According to the IRS, this carryover option provides an alternative to the current grace period rule and administrative relief similar to that rule. A plan adopting this carryover provision may not also provide a grace period with respect to health FSAs. Also, for any plan year, the plan may not:

  • Allow an individual to salary reduce for qualified health FSA benefits more than the indexed $2,500 salary reduction limit; or
  • Reimburse claims incurred during the plan year that exceed the $2,500 salary reduction limit (and any non-elective employer flex credits) plus the carryover amount of up to $500.


The Uniform Coverage Rule

The uniform coverage rule, which requires that the maximum amount of reimbursement from the health FSA be available for claims incurred at all times during the period of coverage, continues to apply for plans adopting the $500 carryover.



For ease of administration, a cafeteria plan is permitted to treat reimbursements of all claims for expenses that are incurred in the current plan year as reimbursed first from unused amounts for the current plan year and, only after exhausting these current plan year amounts, as then reimbursed from unused carryover amounts from the preceding plan year.

  • Any carryover amounts that are used to reimburse a current year expense:
  • Reduce amounts available to pay prior plan year expenses during the run-out period;
  • Must be counted against the permitted carryover of up to $500; and
  • Cannot exceed the permitted carryover.

The Notice also includes examples of how the carryover operates.


Written Cafeteria Plan Amendment Required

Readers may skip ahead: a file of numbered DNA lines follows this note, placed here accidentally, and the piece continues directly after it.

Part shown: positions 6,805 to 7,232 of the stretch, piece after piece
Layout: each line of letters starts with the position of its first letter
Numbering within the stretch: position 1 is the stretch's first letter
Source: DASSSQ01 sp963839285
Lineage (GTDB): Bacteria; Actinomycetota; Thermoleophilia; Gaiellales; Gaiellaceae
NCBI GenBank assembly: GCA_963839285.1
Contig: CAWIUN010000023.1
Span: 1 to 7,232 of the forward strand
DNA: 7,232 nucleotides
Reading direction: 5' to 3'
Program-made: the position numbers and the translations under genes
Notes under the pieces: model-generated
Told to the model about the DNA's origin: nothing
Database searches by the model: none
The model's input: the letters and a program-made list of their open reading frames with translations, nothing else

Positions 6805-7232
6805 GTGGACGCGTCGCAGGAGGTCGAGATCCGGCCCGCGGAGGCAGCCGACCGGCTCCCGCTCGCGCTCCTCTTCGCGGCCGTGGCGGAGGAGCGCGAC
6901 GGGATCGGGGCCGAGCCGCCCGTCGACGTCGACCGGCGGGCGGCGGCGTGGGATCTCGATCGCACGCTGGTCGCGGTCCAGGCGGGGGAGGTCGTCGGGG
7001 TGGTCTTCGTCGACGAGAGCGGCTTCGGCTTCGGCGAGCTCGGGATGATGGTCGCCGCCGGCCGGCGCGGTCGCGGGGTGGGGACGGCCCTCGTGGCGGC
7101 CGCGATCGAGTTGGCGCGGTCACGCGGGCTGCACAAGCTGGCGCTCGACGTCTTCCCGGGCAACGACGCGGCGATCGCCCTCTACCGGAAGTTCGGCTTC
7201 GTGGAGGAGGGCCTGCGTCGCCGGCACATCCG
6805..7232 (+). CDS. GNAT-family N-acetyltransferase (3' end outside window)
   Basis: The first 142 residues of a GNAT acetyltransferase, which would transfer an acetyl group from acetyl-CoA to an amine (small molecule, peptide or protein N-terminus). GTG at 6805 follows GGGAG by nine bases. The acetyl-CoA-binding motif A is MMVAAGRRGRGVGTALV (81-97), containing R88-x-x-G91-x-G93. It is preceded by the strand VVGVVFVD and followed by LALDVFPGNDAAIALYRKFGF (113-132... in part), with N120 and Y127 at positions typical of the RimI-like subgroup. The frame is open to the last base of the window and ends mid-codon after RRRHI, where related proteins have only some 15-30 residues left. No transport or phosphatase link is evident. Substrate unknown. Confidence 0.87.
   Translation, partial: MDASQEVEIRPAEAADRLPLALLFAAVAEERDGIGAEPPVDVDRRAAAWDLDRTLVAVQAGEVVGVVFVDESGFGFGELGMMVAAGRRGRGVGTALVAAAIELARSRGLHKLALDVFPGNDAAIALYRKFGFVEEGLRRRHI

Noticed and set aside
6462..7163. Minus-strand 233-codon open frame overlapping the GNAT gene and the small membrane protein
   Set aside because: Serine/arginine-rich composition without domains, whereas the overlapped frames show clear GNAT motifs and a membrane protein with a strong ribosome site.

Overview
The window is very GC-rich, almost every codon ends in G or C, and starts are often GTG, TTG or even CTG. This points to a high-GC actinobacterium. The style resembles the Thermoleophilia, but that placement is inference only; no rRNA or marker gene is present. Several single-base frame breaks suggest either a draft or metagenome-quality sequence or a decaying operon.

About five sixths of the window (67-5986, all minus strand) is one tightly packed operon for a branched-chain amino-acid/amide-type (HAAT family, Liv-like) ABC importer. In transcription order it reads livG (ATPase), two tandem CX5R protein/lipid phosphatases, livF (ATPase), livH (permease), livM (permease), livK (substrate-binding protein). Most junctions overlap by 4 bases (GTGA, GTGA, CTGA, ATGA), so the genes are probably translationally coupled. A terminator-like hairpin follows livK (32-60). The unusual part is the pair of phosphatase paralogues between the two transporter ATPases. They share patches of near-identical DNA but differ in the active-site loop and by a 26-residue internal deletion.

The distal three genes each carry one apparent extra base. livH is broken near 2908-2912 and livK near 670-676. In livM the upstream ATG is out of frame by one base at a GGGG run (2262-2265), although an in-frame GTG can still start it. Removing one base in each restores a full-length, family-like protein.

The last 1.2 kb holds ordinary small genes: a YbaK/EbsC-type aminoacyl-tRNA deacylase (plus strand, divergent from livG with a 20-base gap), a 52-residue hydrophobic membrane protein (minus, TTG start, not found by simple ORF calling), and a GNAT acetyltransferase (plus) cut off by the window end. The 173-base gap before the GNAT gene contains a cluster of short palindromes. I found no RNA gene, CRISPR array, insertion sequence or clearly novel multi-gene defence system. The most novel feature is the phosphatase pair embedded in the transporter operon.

To implement the new $500 carryover option, a cafeteria plan offering a health FSA must be amended to include the carryover provision.

The amendment must be adopted on or before the last day of the plan year from which amounts may be carried over, and may be effective retroactively to the first day of that plan year, provided that:

  • The cafeteria plan operates in accordance with the rules in the Notice and informs participants of the carryover provision; and
  • A plan may be amended to adopt the carryover provision for a plan year that begins in 2013 at any time on or before the last day of the plan year beginning in 2014.

If a plan has provided for a grace period and is being amended to add a carryover provision, the plan must also be amended to eliminate the grace period provision by no later than the end of the plan year from which amounts may be carried over. The ability to eliminate a grace period provision previously adopted for the plan year in which the amendment is adopted may be subject to non-Code legal constraints.